Book Covers

by Jason Stotts

I’ve been thinking a lot about book covers recently, especially now that I have a draft of Eros and Ethos done.  I was talking with someone about what a good cover might look like and decided I’d try to figure out what I would want in a book cover.  So, I went to my bookshelf and emptied it into two piles: covers I liked and covers I didn’t.  I then had way too many covers in the like pile, so I thinned it out more.  I realized I still had way too many books, so I grouped what was left into three piles:

1. Good: I like the cover, but it has problems.

2. Better: I really like the cover.

3. Best: Covers that really do it for me

So, what follows is book covers I like and some reasons why.  Please forgive my lack of appropriate aesthetic vocabulary.  Oh, and if you click on the Amazon link and buy a book, you support my work.

Group 1: Good

The Philosophy of Erotic Love by Robert Solomon and Kathleen Higgins

– I like that the title is very easy to pick out.

– I like that the picture is appropriate to the subject

– What is with the hearts in the corners and the myriad fonts??



Perv: The Sexual Deviant in all of Us by Jesse Bering

– I like that the cover gives you a good idea what is going to be in it.

– I like how the title and author are very large and prominent.

– Something about the fakeness of the picture bothers me.



Essays on Aristotle’s Ethics by A.O. Rorty

– Really dislike the failure to use capital letters.

– Like how simply it is and how prominent the title is.



Heloise and Abelard by James Burge

 – Really like the colors

– Really like how the title is a medieval style to match the subject.

– I like the title being integrated into the picture.



Sex at Dawn by Christopher Ryan and Cacilda Jetha

– Like how title is so prominent

– Like how subtitle is on cover

– Dislike interspersing of title and subtitle

– Like how image matches book content



Love for Sale by Nils Johan Ringdal

– I like how the picture matches the subject.

– Dislike how title and author have same color and are next to each other.



Essays on Ayn Rand’s The Fountainhead by Robert Mayhew

– Like that the title and editor is clear.

– Like that the picture is appropriate.


Group 2: Better

The Story of O by Pauline Reage

– I like how simple and direct it is: “This is a book. This is it’s title. This is who wrote it.  That’s all you need.”



Love in Abundance by Kathy Labriola

– I like the appropriateness of the picture and it being the whole cover

– I like the title being integrated into the picture

– Would prefer title and author larger



Bonk by Mary Roach

– A little busy for me

– Like the prominence of the title and author

– Why is the subtitle above the title?



On Nietzsche by Eric Steinhart

– Simple, clean, classic.

– Author should be larger.



Sperm Wars by Robin Baker

– Good cover for the content.

– I like the prominence of the author and title

– I like how the subtitle could be a book description and so heralds the title.



Twilight of the Idols and The Anti-Christ by Friedrich Nietzsche

– Simple, direct, no-nonsense cover.



The Fragility of Goodness by Martha Nussbaum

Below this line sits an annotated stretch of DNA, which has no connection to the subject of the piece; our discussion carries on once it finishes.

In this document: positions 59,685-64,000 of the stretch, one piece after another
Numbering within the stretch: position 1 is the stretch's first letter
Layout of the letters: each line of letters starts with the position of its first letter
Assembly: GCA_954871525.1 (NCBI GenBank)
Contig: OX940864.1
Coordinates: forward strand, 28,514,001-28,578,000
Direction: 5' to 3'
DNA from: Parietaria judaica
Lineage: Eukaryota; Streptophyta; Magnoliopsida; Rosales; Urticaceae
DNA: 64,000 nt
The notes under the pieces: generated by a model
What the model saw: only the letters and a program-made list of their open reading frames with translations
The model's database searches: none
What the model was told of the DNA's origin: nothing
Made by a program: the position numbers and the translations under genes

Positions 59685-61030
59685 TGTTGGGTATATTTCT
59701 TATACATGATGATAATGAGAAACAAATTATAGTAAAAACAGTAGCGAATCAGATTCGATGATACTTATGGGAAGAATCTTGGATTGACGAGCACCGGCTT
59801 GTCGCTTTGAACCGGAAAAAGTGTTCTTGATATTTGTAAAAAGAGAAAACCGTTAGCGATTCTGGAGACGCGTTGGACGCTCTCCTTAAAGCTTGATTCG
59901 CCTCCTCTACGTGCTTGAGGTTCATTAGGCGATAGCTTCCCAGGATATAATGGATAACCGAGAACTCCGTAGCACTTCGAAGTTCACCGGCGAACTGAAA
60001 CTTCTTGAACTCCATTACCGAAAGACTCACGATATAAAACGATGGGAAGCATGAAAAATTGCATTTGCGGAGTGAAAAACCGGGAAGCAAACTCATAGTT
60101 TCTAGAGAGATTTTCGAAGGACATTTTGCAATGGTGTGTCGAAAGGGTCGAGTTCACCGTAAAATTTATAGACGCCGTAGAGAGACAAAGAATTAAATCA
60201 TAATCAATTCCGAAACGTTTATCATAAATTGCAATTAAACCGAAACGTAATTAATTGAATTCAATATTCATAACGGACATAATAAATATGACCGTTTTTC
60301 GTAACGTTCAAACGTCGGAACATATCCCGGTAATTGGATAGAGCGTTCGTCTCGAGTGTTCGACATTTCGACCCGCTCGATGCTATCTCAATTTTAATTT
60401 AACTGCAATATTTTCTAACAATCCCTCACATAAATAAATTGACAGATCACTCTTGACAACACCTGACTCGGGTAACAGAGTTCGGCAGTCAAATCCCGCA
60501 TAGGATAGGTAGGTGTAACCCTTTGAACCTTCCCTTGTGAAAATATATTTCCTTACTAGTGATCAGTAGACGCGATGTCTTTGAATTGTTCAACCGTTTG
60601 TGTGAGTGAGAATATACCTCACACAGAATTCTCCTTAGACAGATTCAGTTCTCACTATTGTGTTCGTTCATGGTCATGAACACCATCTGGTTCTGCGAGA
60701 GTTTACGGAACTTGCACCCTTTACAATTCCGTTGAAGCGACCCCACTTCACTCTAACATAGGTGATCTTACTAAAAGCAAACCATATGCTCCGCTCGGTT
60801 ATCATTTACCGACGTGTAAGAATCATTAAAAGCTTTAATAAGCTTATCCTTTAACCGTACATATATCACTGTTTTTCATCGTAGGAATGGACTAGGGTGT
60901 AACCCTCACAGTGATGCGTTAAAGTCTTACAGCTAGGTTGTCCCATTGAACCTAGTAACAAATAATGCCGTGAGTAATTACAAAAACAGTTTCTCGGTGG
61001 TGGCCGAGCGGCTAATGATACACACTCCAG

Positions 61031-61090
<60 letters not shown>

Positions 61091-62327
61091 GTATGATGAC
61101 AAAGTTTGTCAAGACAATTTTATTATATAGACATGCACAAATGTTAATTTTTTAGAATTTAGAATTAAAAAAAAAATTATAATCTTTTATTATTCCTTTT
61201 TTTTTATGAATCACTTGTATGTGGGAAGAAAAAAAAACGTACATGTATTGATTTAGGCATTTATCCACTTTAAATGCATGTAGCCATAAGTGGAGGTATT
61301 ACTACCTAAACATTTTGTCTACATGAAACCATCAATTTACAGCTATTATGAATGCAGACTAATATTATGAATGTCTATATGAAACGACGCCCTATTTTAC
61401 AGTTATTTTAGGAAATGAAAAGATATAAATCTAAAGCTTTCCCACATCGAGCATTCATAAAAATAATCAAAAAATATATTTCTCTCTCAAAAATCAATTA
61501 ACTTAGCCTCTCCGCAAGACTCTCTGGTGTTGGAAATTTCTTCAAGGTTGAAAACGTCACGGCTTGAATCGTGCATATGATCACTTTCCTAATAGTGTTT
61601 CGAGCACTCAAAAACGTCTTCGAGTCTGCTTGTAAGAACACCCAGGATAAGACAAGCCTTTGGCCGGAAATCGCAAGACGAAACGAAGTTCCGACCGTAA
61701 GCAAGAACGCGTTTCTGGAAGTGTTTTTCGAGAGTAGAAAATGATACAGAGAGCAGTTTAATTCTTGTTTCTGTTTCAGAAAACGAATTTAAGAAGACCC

– On my copy, the cover is a beautiful deep hunter green.

– I like the prominence of the title and author

– I dislike that peach color on green.



Sexual Desire by Roger Scruton

– I like how clean it is and direct.



Little Birds by Anais Nin

– Simple, but very effective.

– Tells you what it is clearly and directly.



Three Plays by Ayn Rand

– Very clean and direct.

– Like the simple picture and prominent title and author.



The Sleep of Reason by Martha Nussbaum and Juha Sihvola

– I like the color and the placement of the info on the cover.

– I like the appropriate picture.

– I seem to like the “thirds” style covers.



Introduction to a Philosophy of Music by Peter Kivy

– Clean, direct, simple.

– Dislike failure to capitalize.  Would want author more prominent (font or weight, not necessarily location).


Group 3: Best

The Virtue of Selfishness by Ayn Rand

– Clean, direct, simple.

– Picture explains content.



Sex for One by Betty Dodson

– Really good use of picture and title.

– Really like the bottom bar and how it offsets the picture.



Sex Appeal by Paul Abramson

– Great integration of picture and text.



Orgasms for Two by Betty Dodson

– Good colors, good placement, good layout

– Picture describes content.



Not Passion’s Slave by Robert Solomon

– Really like cover overall

– Would take off subtitle badge and put title and subtitle above, with picture in center.



Thus Spoke Zarathustra by Friedrich Nietzsche

– I don’t know why, but I really like this cover.



Aristotle by Werner Jaeger

– I really like the colors and the simplicity of it.

– It seems very distinguished.



The Selfish Path to Romance by Ed Locke and Ellen Kenner

– Really like the cover.

– Would remove green Ayn Rand bar, that’ll be clear when you read it and detracts from the clean cover.



Arousal by Michael Bader

– Really well done cover

– Perfect picture and integration of picture and text.



On the Genealogy of Morality by Friedrich Nietzsche

– This cover just seems so appropriate for this book.



A Treatise on Political Economy by Jean-Baptiste Say

– I love the deep blue of the cover and how direct it is: nothing superfluous.



About Love by Robert Solomon

– Really great placement of text and picture

– Really great picture.



Lolita by Vladimir Nabokov

– This is one of my favorite covers.

– It’s so perfect for the book, I can’t even describe it.  Perhaps it’s the understated nature of it.



Sexuality in Greek and Roman Culture by Marilyn Skinner

– This is another of my favorite covers.



Sexual Fluidity by Lisa Diamond

– Again, perfect integration of picture and text.



Marriage and Morals by Bertrand Russell

– I don’t know why I like this cover, but I really do.


  1. No Comments